What You Need To Know About Investing In Property In Different Countries Across Asia

Asia is the growth engine of the world economy.

Major Australian companies have offices in the region. And executives with experience and language skills honed there are highly sought-after.

Emerging markets in Asia are also opening to foreign investment. Many provide opportunities in natural resources, and mean new consumers for business to target.

Property group Knight Frank has put out a research report, which explains the barriers to buying homes and land in various Asian countries.

The regulations are varied. Some are quite lax, while others are prohibitively costly or difficult to overcome.

From the report, we have pulled out the dot points which summarise the rules in most of the major economies in Asia.

While it is by no means an exhaustive guide, it does give you an idea of how easy, or hard it would be to buy a home in these countries.


Foreigners can buy freehold for up to 49% of a single development, but if that's exceeded the tenure will be leasehold.


Foreigners are allowed to own apartments and condominium units above the ground floor.

Land can be held by foreigners on long (renewable) leases.


A foreign national of non-Indian origin, who lives outside of India cannot purchase any immovable property in the country.

The only way to own it, is if that property is acquired by way of inheritance from a person who was a resident of India.


Non-resident purchasers who do not meet other criteria set out in the country's laws are unable to purchase apartments or condominiums.

And foreigners are not allowed to own land.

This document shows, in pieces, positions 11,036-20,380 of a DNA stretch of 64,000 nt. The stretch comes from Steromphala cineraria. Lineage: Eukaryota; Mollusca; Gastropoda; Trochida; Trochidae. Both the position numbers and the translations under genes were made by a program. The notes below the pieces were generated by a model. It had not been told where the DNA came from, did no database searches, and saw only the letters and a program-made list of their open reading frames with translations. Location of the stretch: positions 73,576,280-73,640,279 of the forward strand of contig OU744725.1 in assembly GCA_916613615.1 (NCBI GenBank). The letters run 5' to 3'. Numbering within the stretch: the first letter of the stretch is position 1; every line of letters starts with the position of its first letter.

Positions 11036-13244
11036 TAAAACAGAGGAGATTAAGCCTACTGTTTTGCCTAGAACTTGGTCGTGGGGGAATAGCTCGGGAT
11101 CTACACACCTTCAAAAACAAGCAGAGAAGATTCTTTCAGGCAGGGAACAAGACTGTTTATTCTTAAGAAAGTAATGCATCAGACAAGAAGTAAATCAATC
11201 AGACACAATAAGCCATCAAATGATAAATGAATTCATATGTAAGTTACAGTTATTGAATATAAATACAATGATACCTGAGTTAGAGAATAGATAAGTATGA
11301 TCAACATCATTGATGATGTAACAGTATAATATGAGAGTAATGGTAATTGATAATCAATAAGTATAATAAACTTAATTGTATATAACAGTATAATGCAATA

Hong Kong

Foreigners can buy property without restrictions but must pay a 15% additional buyer’s stamp duty.


Non-resident foreigners are not permitted to buy property in mainland China.


No restrictions apply but you will be subject to a general pricing threshold of RM500,000 and above per unit.


Foreigners can buy private condominiums freely although they are subject to a 15% additional buyer’s stamp duty.

Sentosa Cove is the only place in Singapore where non-permanent resident foreigners may buy a landed home. It's a luxury development on an island made of reclaimed land.


A foreign national who is not resident or considered to benefit national development is unable to purchase property in Indonesia.


Foreigners can purchase dwellings that add to the housing stock.

This includes ‘new dwellings’; off-plan properties under construction or yet to be built, or vacant land for development.

Foreigners cannot buy established dwellings as investment properties or as homes.


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